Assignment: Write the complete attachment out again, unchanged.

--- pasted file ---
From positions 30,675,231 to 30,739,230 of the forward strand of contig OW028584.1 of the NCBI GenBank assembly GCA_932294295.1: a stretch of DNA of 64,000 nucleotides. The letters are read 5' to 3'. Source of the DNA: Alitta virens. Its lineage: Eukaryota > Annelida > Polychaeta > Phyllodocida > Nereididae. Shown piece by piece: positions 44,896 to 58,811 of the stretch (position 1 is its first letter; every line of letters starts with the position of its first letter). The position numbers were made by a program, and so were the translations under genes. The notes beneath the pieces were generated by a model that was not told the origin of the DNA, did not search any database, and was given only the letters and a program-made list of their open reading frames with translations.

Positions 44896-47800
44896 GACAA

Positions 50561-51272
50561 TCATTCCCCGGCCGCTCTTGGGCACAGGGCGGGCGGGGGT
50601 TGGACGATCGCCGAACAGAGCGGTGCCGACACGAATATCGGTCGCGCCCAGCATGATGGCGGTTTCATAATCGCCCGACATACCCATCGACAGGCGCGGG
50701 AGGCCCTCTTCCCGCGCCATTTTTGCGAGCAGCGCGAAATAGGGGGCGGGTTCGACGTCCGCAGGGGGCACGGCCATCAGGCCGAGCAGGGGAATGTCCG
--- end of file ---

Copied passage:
From positions 30,675,231 to 30,739,230 of the forward strand of contig OW028584.1 of the NCBI GenBank assembly GCA_932294295.1: a stretch of DNA of 64,000 nucleotides. The letters are read 5' to 3'. Source of the DNA: Alitta virens. Its lineage: Eukaryota > Annelida > Polychaeta > Phyllodocida > Nereididae. Shown piece by piece: positions 44,896 to 58,811 of the stretch (position 1 is its first letter; every line of letters starts with the position of its first letter). The position numbers were made by a program, and so were the translations under genes. The notes beneath the pieces were generated by a model that was not told the origin of the DNA, did not search any database, and was given only the letters and a program-made list of their open reading frames with translations.

Positions 44896-47800
44896 GACAA

Positions 50561-51272
50561 TCATTCCCCGGCCGCTCTTGGGCACAGGGCGGGCGGGGGT
50601 TGGACGATCGCCGAACAGAGCGGTGCCGACACGAATATCGGTCGCGCCCAGCATGATGGCGGTTTCATAATCGCCCGACATACCCATCGACAGGCGCGGG
50701 AGGCCCTCTTCCCGCGCCATTTTTGCGAGCAGCGCGAAATAGGGGGCGGGTTCGACGTCCGCAGGGGGCACGGCCATCAGGCCGAGCAGGGGAATGTCCG